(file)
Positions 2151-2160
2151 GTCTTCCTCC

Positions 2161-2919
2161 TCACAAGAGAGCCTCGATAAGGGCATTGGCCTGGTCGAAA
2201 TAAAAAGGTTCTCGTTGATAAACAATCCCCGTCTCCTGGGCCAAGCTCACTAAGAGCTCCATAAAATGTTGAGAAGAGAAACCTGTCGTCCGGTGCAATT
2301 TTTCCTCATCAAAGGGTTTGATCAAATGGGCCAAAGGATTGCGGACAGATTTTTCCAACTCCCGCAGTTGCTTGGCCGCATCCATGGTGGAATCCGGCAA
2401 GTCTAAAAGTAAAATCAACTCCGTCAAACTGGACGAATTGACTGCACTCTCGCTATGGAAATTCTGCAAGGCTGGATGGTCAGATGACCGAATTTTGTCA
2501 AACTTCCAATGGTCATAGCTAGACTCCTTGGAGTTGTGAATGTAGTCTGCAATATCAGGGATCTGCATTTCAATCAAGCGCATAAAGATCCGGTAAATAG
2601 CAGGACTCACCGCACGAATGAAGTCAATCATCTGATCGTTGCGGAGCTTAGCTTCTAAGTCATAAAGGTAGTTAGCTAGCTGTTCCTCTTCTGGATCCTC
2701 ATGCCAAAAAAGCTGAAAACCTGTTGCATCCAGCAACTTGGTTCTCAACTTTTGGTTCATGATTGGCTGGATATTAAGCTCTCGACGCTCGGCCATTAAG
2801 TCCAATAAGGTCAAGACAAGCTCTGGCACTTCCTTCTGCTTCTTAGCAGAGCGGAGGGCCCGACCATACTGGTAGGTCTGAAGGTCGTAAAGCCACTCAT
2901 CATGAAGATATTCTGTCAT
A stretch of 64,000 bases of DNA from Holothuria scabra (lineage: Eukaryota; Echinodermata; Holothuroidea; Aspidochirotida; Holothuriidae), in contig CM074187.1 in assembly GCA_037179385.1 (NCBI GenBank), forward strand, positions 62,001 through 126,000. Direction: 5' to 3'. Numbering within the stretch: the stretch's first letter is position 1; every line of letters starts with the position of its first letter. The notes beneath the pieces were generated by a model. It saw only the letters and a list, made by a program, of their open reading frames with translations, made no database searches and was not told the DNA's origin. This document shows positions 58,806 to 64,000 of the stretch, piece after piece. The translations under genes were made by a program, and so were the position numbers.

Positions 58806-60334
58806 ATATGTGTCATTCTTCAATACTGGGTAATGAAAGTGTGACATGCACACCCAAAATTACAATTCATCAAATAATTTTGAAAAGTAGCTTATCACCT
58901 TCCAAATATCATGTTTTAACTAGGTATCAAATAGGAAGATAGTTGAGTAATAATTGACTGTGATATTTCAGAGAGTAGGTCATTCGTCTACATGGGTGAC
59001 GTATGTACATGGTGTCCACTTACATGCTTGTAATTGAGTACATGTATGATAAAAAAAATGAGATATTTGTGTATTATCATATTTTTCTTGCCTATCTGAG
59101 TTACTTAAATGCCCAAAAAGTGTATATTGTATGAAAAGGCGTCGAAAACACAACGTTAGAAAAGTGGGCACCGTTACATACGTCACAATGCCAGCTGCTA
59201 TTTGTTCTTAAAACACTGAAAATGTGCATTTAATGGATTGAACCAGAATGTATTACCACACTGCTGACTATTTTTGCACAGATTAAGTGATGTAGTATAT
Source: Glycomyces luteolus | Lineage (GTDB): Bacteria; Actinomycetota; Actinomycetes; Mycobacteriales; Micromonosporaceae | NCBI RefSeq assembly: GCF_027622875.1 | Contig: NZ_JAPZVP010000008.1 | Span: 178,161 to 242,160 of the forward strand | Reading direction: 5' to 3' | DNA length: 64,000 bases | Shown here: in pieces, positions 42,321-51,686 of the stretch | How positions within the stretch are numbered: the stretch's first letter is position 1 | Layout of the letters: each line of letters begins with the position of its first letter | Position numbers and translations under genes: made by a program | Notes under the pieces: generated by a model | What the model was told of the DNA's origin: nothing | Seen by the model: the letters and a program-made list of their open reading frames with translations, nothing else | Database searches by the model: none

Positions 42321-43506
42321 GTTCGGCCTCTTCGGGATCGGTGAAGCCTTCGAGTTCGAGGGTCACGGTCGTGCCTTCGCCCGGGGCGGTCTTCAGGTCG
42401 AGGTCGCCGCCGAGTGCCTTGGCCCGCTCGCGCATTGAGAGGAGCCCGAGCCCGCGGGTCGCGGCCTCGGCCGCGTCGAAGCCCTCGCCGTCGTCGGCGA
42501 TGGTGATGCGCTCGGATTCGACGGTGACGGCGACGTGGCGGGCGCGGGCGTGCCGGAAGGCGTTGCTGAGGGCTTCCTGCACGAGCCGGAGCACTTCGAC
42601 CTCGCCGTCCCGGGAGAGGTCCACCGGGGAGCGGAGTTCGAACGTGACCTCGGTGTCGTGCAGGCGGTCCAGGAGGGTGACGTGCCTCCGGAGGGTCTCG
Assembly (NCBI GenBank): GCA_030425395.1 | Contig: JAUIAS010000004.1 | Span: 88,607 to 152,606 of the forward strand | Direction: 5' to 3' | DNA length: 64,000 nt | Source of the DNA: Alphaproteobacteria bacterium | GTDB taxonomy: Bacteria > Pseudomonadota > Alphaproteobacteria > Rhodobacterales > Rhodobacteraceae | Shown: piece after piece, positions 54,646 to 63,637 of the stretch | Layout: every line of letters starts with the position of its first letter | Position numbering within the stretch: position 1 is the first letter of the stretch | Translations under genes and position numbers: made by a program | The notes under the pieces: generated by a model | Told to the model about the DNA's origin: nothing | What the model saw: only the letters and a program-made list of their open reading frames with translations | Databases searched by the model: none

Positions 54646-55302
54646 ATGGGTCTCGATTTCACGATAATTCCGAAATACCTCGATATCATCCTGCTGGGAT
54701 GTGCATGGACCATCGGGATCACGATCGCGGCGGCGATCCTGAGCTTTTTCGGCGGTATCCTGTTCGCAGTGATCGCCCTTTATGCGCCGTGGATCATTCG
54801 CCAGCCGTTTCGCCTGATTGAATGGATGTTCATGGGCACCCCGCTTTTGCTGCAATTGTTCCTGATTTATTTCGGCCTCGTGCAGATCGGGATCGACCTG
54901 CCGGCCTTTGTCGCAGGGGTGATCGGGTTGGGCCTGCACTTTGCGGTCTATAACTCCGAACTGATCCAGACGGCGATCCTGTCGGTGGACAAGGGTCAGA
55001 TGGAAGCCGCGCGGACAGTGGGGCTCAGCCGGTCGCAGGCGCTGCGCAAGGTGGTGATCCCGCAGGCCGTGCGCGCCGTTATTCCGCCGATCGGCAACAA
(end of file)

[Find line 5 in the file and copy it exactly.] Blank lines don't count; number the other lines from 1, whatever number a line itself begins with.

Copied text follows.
2201 TAAAAAGGTTCTCGTTGATAAACAATCCCCGTCTCCTGGGCCAAGCTCACTAAGAGCTCCATAAAATGTTGAGAAGAGAAACCTGTCGTCCGGTGCAATT